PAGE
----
Most of the foxtrot step patterns move down the line of dance in a zigzag pattern (see figure 10.3). The turning basic and grapevine are the most prominent zigzag patterns. The promenade step pattern moves down the line of dance. The evasive steps are chasse and left turn. They should be used to turn a corner or to change direction to get away from another couple.
Like waltz, Viennese waltz is a little more difficult to keep moving down the line of dance because of the turning movements. If couples do not make the complete turn, they will cause traffic jams. That’s when other dancers usually use the hesitation patterns, but then the couples that hesitate add to the traffic problem. The better you understand how to turn the Viennese waltz, the more you will be able to get around the obstacles without causing traffic problems for other dancers.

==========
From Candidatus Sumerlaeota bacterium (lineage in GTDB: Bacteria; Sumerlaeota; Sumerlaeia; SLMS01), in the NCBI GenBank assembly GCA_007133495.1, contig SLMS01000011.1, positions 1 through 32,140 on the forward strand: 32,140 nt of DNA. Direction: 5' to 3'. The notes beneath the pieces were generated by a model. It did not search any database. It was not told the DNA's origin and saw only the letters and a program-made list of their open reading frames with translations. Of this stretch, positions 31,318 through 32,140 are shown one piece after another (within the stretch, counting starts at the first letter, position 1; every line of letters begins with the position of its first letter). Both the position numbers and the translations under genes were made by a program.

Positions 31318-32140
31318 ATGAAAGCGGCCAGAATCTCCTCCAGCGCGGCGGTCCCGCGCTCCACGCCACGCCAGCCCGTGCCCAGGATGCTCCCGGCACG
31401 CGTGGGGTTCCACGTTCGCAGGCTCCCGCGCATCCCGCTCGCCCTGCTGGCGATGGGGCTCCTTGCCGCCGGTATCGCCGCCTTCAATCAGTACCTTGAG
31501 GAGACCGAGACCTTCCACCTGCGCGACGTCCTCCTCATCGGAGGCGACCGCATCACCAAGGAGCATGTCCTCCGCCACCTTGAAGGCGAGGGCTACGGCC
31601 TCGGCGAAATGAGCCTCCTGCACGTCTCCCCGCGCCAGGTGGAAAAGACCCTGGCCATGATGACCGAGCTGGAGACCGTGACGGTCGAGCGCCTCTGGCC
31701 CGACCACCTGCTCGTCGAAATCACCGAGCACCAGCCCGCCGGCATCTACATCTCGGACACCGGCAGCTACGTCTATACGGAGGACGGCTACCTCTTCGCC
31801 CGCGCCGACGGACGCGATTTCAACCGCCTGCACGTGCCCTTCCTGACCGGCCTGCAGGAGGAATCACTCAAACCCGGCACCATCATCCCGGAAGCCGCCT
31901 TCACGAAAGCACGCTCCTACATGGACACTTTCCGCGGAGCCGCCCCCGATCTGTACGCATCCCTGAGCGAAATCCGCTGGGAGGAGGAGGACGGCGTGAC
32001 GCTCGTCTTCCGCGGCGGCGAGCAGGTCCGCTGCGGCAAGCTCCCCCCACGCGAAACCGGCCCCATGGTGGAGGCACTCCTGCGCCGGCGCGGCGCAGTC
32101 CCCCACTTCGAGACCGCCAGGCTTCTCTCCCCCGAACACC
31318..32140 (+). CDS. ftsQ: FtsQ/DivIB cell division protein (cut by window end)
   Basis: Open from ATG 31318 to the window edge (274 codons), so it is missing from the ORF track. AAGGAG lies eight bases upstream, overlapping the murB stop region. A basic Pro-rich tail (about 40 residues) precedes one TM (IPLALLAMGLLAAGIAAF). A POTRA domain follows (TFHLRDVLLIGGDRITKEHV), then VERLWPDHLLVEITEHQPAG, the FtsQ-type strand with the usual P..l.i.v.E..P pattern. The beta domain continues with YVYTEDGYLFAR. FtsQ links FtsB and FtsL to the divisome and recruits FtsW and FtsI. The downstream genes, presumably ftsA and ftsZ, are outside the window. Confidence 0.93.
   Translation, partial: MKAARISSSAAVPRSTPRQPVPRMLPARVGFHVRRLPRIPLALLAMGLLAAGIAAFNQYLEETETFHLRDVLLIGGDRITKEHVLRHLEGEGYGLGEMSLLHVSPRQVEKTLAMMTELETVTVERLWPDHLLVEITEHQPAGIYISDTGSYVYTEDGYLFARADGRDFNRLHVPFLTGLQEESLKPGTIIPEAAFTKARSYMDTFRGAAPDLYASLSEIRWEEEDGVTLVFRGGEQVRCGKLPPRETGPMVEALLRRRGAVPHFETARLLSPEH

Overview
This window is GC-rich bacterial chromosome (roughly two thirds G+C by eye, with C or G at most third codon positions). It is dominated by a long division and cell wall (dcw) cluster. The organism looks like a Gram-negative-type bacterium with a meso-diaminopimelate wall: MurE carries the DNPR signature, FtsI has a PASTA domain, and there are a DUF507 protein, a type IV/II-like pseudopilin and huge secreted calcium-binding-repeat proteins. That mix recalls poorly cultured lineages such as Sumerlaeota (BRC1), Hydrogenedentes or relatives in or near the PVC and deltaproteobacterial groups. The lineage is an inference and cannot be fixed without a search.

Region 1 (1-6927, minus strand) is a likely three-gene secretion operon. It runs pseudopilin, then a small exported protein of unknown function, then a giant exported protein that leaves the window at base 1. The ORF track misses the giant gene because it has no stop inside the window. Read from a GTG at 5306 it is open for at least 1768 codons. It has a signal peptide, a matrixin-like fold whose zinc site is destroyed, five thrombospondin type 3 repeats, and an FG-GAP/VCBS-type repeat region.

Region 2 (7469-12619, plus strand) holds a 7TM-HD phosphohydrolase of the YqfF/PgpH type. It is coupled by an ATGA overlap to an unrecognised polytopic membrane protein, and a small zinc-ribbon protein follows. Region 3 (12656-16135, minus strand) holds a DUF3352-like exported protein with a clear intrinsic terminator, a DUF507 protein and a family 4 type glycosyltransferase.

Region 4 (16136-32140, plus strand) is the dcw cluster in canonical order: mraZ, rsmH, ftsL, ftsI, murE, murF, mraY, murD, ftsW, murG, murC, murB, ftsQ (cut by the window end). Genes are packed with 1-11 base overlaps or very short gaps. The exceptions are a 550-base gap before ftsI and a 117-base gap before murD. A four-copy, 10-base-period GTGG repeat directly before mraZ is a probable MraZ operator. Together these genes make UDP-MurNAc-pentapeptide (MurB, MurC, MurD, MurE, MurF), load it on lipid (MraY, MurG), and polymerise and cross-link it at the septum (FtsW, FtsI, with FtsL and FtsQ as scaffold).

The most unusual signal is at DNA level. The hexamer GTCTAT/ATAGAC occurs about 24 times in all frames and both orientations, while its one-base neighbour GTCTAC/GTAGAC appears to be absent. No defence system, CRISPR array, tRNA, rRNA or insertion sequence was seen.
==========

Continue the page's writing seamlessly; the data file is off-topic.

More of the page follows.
Most important, remember to enjoy the experience of your first dance and all the dances that follow. Have fun with whatever happens. You’re still learning. Each dance will get easier and will bring more confidence.
This is an excerpt from Gotta Ballroom.